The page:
1. Manage pain with medication - A certain amount of pain is inevitable with any type of surgery. Talk to your physician about how they intend to help you manage pain and what types of medications you can expect to be taking. They might prescribe narcotics, NSAIDs, or other pain management medications immediately following the surgery. The medications you should take will depend on the type of surgery you have, so be sure to ask your doctor before taking any over-the-counter medications.

  2. Get plenty of sleep - The more you can rest comfortably, the faster your body will heal. Ask your physician or physical therapist what sleeping positions they recommend to help reduce strain on your back.

  3. Participate in your rehabilitation - Although it is important to rest, it is equally important to be active throughout the rehabilitation process. Your physical therapist might recommend gentle stretches or certain movements to help increase circulation and regain muscle strength. Every patient is different, so make sure you work closely with a healthcare professional to develop your rehabilitation plan.

  4. Use active compression and cold therapy to reduce pain - Compression and cold therapy have been used for centuries to help speed up the healing process for injuries of all types. This can be a little more challenging with back surgery recovery because of the nature and location of the injury. However, using a specially designed cryotherapy wrap that circulates cold water and air will provide simultaneous cold therapy and active compression. Cold therapy can be used immediately after surgery and on an ongoing basis after activities that might induce swelling.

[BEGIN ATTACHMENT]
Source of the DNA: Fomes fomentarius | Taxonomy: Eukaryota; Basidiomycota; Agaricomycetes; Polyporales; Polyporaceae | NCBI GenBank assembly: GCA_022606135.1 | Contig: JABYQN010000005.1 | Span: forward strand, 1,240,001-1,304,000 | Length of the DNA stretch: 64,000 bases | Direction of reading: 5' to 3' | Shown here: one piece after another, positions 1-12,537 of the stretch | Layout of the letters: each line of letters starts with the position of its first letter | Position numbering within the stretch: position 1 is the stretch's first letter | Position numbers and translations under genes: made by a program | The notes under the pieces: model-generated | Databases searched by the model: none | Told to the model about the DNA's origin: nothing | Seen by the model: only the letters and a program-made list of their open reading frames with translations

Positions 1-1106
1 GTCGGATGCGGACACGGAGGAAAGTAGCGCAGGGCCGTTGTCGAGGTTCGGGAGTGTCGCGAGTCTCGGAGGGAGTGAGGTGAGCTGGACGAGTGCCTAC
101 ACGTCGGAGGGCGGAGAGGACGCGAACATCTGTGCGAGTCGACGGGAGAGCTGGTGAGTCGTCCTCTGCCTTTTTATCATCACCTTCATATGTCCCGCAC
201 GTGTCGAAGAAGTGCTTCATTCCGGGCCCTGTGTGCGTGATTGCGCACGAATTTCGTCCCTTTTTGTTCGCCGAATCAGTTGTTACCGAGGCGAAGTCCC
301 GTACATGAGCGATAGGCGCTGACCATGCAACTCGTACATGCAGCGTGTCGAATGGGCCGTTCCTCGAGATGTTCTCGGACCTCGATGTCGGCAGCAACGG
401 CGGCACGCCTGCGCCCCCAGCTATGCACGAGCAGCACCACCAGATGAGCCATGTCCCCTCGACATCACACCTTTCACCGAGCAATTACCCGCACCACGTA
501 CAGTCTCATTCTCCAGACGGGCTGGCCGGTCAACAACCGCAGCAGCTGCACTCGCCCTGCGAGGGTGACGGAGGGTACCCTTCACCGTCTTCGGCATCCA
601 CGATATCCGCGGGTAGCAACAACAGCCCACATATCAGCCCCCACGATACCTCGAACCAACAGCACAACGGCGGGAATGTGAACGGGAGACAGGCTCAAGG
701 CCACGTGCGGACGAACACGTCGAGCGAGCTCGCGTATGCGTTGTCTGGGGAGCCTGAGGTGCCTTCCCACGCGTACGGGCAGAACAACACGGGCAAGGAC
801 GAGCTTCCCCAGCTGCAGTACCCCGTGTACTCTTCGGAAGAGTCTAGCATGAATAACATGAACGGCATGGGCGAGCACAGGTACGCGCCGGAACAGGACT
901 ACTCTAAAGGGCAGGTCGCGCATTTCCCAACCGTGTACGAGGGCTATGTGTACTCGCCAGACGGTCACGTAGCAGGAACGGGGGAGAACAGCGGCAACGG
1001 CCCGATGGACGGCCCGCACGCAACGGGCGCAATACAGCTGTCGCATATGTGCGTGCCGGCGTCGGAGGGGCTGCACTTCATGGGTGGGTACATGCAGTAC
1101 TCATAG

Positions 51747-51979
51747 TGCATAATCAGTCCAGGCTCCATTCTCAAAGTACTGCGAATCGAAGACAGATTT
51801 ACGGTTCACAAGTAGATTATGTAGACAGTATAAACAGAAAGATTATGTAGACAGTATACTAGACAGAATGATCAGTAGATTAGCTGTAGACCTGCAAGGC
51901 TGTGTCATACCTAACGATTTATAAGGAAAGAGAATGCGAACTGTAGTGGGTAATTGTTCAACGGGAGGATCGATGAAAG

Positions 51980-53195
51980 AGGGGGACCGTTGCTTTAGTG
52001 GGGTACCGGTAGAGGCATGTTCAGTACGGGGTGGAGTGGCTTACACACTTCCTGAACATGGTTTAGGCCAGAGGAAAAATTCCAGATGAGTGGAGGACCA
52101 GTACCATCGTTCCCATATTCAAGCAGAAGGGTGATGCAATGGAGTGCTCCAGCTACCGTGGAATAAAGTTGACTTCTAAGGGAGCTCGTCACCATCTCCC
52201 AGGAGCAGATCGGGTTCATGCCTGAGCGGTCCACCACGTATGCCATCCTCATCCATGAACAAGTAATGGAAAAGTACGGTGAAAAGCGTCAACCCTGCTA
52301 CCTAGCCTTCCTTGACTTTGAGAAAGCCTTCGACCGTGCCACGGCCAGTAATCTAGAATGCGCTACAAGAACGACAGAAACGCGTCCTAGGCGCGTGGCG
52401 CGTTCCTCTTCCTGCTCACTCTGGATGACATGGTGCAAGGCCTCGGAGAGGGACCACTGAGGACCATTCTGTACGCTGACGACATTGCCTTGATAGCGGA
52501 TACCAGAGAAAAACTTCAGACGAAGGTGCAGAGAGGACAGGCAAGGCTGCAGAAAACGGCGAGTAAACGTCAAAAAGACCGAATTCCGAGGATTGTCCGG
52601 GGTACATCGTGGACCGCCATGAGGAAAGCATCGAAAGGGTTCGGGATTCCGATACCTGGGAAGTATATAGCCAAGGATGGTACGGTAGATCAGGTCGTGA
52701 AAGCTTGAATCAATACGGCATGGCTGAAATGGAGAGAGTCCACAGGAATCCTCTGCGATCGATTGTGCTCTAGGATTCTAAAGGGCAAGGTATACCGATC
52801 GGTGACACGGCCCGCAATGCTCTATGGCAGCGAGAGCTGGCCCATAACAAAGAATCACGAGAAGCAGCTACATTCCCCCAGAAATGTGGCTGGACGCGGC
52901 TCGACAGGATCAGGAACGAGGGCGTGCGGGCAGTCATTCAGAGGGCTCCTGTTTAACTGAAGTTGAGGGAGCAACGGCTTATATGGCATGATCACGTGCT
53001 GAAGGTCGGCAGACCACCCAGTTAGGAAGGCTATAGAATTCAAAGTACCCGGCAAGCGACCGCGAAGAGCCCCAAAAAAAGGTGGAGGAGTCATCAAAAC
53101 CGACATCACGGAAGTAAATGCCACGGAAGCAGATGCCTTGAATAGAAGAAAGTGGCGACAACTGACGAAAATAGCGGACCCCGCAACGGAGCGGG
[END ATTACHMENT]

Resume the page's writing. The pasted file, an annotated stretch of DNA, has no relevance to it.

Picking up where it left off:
If you are facing back recovery surgery, talk to your doctor or physical therapist about Game Ready's patented dual-action Active Temperature Exchange back wraps. The combination of active compression and cold therapy is proven to provide longer-lasting, deeper cooling to help reduce swelling and speed up the healing process.

The results speak for themselves. More than 94% of patients who used Game Ready said that their post-operative recovery was better than with other types of cold therapy. Want to learn more? Contact us today to speak with a representative.